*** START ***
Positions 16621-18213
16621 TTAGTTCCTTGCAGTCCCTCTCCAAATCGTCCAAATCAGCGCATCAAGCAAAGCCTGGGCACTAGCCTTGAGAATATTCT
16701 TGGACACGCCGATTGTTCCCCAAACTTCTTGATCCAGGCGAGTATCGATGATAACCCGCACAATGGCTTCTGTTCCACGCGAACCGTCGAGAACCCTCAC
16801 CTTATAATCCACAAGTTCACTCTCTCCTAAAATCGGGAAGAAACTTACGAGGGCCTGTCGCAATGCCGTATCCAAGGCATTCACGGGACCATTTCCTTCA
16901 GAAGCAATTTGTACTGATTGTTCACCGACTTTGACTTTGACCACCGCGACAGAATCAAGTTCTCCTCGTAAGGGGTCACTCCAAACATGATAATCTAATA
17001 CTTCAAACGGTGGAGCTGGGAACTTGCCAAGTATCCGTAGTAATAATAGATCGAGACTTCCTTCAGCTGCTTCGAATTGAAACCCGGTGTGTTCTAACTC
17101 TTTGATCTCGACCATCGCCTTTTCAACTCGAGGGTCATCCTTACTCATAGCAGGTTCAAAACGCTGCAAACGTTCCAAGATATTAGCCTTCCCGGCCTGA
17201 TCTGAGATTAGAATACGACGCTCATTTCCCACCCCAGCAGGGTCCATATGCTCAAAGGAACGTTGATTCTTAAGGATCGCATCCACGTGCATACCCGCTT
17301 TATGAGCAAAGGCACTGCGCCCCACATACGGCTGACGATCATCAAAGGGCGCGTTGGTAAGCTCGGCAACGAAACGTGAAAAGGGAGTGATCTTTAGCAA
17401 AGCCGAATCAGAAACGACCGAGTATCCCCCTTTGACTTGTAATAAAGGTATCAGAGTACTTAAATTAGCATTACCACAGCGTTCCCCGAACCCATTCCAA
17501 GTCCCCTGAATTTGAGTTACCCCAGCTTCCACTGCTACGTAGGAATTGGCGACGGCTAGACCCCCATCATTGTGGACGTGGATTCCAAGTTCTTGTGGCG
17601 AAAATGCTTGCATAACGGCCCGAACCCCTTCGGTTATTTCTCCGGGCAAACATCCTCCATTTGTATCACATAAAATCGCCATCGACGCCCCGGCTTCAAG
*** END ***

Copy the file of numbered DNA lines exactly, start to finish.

Positions 16621-18213
16621 TTAGTTCCTTGCAGTCCCTCTCCAAATCGTCCAAATCAGCGCATCAAGCAAAGCCTGGGCACTAGCCTTGAGAATATTCT
16701 TGGACACGCCGATTGTTCCCCAAACTTCTTGATCCAGGCGAGTATCGATGATAACCCGCACAATGGCTTCTGTTCCACGCGAACCGTCGAGAACCCTCAC
16801 CTTATAATCCACAAGTTCACTCTCTCCTAAAATCGGGAAGAAACTTACGAGGGCCTGTCGCAATGCCGTATCCAAGGCATTCACGGGACCATTTCCTTCA
16901 GAAGCAATTTGTACTGATTGTTCACCGACTTTGACTTTGACCACCGCGACAGAATCAAGTTCTCCTCGTAAGGGGTCACTCCAAACATGATAATCTAATA
17001 CTTCAAACGGTGGAGCTGGGAACTTGCCAAGTATCCGTAGTAATAATAGATCGAGACTTCCTTCAGCTGCTTCGAATTGAAACCCGGTGTGTTCTAACTC
17101 TTTGATCTCGACCATCGCCTTTTCAACTCGAGGGTCATCCTTACTCATAGCAGGTTCAAAACGCTGCAAACGTTCCAAGATATTAGCCTTCCCGGCCTGA
17201 TCTGAGATTAGAATACGACGCTCATTTCCCACCCCAGCAGGGTCCATATGCTCAAAGGAACGTTGATTCTTAAGGATCGCATCCACGTGCATACCCGCTT
17301 TATGAGCAAAGGCACTGCGCCCCACATACGGCTGACGATCATCAAAGGGCGCGTTGGTAAGCTCGGCAACGAAACGTGAAAAGGGAGTGATCTTTAGCAA
17401 AGCCGAATCAGAAACGACCGAGTATCCCCCTTTGACTTGTAATAAAGGTATCAGAGTACTTAAATTAGCATTACCACAGCGTTCCCCGAACCCATTCCAA
17501 GTCCCCTGAATTTGAGTTACCCCAGCTTCCACTGCTACGTAGGAATTGGCGACGGCTAGACCCCCATCATTGTGGACGTGGATTCCAAGTTCTTGTGGCG
17601 AAAATGCTTGCATAACGGCCCGAACCCCTTCGGTTATTTCTCCGGGCAAACATCCTCCATTTGTATCACATAAAATCGCCATCGACGCCCCGGCTTCAAG